A trial to determine whether a new Florida law against drag shows is constitutional won’t begin until next spring.
A filing released late last week in federal court in Tallahassee shows the trial won’t begin until early June 2024. It will last two days and will be decided by a judge instead of a jury.
The law endorsed by Florida Gov. Ron DeSantis is on hold for the time being. A federal judge last month issued an injunction preventing enforcement pending trial. The State of Florida has appealed this decision.
Last week, US District Judge Gregory Presnell issued an order clarifying that the injunction applies to all Florida venues, not just the restaurant that had sued the state over the constitutionality of the law.
The new law penalizes venues that allow children to attend “live adult performances.” Though it doesn’t envisage drag shows, the bill’s sponsor said it was aimed at such performances. Venues that break the law face fines and the possibility of having their liquor license suspended or revoked. Individuals could also be charged with a misdemeanor.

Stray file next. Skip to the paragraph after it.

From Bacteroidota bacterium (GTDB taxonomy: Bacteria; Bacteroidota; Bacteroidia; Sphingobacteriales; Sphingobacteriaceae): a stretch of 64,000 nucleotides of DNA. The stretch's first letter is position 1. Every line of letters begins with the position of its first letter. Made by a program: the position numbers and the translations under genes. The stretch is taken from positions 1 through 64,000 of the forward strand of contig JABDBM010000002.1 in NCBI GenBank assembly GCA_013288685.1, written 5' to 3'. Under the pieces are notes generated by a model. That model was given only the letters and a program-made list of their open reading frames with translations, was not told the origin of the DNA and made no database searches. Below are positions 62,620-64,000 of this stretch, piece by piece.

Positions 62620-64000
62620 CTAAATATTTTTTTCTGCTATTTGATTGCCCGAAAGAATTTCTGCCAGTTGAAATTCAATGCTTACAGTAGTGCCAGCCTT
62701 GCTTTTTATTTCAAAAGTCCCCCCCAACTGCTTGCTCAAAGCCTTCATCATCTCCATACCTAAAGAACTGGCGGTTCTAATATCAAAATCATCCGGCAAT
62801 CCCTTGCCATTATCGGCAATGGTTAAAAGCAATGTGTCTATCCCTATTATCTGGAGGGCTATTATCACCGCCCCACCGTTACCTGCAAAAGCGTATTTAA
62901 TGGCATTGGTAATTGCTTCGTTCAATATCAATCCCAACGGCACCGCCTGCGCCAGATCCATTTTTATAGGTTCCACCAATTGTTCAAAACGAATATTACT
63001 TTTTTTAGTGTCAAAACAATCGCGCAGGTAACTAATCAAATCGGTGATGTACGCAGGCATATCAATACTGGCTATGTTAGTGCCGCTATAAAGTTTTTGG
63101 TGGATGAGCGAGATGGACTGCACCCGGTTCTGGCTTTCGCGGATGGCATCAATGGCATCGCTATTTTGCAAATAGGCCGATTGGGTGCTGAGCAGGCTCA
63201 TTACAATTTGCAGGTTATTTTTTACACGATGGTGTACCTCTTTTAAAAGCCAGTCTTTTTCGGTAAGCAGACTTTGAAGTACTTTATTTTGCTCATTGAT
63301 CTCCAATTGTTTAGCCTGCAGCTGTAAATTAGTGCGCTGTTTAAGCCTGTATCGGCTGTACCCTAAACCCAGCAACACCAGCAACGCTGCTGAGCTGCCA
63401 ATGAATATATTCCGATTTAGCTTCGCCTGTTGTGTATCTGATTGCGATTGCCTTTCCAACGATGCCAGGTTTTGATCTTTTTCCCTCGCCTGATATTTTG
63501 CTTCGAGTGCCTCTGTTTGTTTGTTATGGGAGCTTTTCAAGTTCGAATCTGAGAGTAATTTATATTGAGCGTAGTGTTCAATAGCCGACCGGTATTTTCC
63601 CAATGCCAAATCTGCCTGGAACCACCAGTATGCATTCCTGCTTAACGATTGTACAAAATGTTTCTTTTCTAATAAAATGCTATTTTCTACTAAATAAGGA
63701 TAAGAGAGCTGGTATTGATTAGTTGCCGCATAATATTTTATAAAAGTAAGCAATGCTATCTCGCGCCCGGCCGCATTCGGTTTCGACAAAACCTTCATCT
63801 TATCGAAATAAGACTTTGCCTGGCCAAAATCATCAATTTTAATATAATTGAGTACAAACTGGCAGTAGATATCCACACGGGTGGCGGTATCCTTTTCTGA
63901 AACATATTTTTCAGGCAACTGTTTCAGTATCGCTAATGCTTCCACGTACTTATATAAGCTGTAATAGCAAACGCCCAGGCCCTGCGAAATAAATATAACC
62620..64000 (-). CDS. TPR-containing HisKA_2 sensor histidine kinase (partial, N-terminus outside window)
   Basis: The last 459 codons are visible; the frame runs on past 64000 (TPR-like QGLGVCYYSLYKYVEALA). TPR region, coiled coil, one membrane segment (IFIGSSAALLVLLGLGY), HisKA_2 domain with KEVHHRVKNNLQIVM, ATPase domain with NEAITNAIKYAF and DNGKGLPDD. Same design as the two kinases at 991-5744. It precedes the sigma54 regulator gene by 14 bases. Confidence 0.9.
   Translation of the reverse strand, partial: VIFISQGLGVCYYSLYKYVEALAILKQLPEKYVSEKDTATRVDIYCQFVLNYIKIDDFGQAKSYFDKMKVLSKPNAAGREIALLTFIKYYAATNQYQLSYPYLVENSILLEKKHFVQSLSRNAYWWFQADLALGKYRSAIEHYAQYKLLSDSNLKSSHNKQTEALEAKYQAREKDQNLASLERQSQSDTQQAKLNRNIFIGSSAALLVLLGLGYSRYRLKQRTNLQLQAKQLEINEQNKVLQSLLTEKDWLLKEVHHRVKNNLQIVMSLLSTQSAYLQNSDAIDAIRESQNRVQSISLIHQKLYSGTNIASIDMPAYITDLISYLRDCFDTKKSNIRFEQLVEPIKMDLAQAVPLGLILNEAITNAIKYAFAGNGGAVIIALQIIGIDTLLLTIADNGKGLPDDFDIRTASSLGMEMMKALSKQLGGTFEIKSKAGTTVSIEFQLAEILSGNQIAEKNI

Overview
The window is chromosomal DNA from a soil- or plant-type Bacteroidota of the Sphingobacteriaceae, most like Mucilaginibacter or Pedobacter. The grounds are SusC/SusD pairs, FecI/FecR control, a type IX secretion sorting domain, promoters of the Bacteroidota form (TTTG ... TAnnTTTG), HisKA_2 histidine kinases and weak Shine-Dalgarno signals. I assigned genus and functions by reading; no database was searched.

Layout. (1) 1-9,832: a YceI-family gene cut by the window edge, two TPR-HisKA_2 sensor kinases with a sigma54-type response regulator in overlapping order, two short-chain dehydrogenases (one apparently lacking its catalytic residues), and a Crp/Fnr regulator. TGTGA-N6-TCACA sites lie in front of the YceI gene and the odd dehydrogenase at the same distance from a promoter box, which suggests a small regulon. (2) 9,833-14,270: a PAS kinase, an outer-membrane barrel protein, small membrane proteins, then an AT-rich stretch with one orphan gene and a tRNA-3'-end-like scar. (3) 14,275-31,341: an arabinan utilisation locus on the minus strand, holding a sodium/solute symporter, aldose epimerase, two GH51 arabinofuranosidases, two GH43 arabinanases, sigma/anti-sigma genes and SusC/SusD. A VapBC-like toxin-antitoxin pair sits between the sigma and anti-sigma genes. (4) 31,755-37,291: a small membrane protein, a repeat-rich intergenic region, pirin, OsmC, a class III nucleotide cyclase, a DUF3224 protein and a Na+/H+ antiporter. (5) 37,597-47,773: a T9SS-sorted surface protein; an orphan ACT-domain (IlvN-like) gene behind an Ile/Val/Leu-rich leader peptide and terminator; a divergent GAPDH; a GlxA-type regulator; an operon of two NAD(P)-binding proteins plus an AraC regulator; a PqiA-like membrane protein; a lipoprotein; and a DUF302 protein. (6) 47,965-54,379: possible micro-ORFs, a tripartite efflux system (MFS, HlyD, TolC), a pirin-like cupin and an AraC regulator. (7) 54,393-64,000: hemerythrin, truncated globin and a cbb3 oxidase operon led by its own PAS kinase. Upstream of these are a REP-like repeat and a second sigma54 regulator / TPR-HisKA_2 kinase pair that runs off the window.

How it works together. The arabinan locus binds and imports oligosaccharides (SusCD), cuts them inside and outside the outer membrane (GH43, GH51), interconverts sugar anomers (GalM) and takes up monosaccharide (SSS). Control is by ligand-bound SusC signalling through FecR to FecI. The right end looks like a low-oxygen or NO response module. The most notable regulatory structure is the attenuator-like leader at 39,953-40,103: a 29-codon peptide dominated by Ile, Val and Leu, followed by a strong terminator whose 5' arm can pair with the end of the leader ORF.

The lawsuit was filed by the owner of a Hamburg-based Mary’s restaurant and bar in Orlando that regularly hosts drag shows, including Sunday family-friendly performances that children are invited to. The restaurant owner said the law was too broad, vague, and violated First Amendment rights by making chilling statements.
Before announcing his run for the 2024 Republican presidential nomination, DeSantis made anti-LGBTQ+ legislation a big part of his agenda as governor. Other bills he signed would ban gender-based tutoring of minors and restrict discussion of personal pronouns in schools.